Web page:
22.214.171.124 Maintenance income test - general provisions
This topic provides general information about the maintenance income test for FTB Part A, including the following:
- general principles of the maintenance income test
- review of child support entitlement - maintenance income taken to have not been received
- maintenance income free area (1.1.M.21)
- maintenance income for members of a couple (1.1.M.50)
- maintenance income for more than one child, and
- individuals receiving social security payments (1.1.S.80).
Act reference: FAAct section 3(1)-'maintenance income'
General principles of the maintenance income test
The maintenance income test:
- assesses whether an individual's maintenance income is greater than their MIFA, and
- reduces the rate of FTB Part A by 50c for every dollar of maintenance over the MIFA until the base rate (1.1.B.10) is reached (the maintenance income test only affects the amount of FTB Part A over the base rate).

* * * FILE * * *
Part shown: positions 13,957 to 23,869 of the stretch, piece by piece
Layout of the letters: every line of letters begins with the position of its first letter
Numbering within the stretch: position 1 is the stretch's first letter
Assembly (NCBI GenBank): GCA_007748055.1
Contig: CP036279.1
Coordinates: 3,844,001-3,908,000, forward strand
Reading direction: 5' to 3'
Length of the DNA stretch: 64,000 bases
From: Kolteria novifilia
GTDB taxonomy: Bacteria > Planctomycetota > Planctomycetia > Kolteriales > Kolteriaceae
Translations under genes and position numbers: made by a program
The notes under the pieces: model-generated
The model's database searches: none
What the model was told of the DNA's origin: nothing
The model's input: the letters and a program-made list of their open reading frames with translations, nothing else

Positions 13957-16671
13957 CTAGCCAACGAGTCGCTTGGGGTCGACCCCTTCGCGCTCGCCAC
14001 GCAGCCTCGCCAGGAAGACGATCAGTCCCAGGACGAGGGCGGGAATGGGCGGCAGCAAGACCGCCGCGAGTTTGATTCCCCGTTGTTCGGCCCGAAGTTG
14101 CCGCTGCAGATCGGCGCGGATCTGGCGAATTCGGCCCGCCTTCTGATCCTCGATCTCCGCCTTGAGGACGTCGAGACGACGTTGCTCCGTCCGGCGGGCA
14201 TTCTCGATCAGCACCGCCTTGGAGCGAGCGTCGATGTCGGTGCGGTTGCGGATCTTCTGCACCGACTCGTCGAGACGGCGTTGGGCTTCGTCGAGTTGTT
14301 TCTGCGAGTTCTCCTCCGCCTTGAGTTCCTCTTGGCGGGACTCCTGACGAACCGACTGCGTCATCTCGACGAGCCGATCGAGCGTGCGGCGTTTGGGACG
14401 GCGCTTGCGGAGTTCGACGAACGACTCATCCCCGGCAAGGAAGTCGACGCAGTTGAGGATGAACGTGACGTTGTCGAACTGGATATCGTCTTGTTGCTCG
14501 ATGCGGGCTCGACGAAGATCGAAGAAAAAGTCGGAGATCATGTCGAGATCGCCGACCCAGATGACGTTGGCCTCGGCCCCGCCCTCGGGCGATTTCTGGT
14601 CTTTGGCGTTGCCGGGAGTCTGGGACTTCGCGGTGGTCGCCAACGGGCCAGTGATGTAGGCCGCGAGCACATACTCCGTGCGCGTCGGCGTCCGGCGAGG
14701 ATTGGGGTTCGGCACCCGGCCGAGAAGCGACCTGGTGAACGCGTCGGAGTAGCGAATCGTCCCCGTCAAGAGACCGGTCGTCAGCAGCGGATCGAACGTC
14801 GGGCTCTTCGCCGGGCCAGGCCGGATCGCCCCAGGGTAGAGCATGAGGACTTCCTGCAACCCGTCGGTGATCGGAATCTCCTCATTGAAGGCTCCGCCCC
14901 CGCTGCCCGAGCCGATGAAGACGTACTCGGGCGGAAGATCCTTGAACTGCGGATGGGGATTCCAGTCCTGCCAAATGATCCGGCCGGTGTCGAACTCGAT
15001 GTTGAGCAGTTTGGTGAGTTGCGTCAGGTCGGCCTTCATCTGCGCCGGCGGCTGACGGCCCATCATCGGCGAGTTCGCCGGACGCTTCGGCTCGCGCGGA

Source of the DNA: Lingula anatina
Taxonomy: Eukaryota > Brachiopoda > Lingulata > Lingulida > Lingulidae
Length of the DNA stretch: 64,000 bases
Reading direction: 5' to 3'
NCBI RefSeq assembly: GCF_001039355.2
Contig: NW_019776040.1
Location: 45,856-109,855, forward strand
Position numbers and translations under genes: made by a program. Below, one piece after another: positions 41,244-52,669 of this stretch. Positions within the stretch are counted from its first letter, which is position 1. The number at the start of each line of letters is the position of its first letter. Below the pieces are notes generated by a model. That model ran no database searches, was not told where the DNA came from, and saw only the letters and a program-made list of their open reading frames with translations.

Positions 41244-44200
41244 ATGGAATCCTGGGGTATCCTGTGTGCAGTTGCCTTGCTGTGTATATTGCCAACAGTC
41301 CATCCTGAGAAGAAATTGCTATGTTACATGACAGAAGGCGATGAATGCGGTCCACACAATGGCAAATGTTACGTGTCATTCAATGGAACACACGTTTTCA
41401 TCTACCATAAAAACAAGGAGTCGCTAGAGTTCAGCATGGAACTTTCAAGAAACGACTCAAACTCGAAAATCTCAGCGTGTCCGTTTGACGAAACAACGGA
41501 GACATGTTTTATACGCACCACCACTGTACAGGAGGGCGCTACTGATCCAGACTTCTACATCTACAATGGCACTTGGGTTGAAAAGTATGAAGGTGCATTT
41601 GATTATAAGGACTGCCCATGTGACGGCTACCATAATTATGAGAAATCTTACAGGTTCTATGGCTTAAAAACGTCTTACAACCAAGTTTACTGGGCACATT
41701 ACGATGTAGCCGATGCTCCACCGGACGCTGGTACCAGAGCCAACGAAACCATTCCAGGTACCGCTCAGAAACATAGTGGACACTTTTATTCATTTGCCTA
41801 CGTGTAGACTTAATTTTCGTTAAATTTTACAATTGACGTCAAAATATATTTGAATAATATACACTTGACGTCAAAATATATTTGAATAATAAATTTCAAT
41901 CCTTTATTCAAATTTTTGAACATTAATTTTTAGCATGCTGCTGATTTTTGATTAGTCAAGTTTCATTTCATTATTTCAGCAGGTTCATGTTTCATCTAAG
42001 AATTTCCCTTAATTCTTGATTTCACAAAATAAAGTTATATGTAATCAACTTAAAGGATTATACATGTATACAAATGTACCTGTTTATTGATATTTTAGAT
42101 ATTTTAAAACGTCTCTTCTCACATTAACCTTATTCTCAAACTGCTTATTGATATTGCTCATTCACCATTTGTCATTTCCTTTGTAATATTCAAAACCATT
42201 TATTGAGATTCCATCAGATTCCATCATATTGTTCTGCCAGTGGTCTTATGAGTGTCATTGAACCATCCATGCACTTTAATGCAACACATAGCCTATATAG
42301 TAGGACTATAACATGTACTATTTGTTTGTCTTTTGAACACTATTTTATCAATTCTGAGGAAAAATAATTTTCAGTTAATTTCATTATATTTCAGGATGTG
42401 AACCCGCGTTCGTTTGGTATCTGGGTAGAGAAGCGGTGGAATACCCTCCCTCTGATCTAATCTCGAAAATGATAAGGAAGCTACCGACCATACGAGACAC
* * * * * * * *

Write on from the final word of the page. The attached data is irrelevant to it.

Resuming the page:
Maintenance income received for a child only reduces the FTB paid for that child.
Maintenance income received during the financial year is assessed for that year. This means that arrears are assessed in the financial year they are received, even if they relate to a previous financial year. The exception is when it relates to a private collect period for which a deemed amount applies. For details on when a deemed amount applies see 126.96.36.199 and 188.8.131.52.
Maintenance income is estimated during the financial year for individuals receiving FTB as instalments (1.1.I.100) as the actual amount collected is not known until reconciliation occurs. The actual amount of maintenance received is assessed for past period claims (1.1.P.60) (except if there is a notional assessment, see 184.108.40.206).
Review of child support entitlement - maintenance income taken to have not been received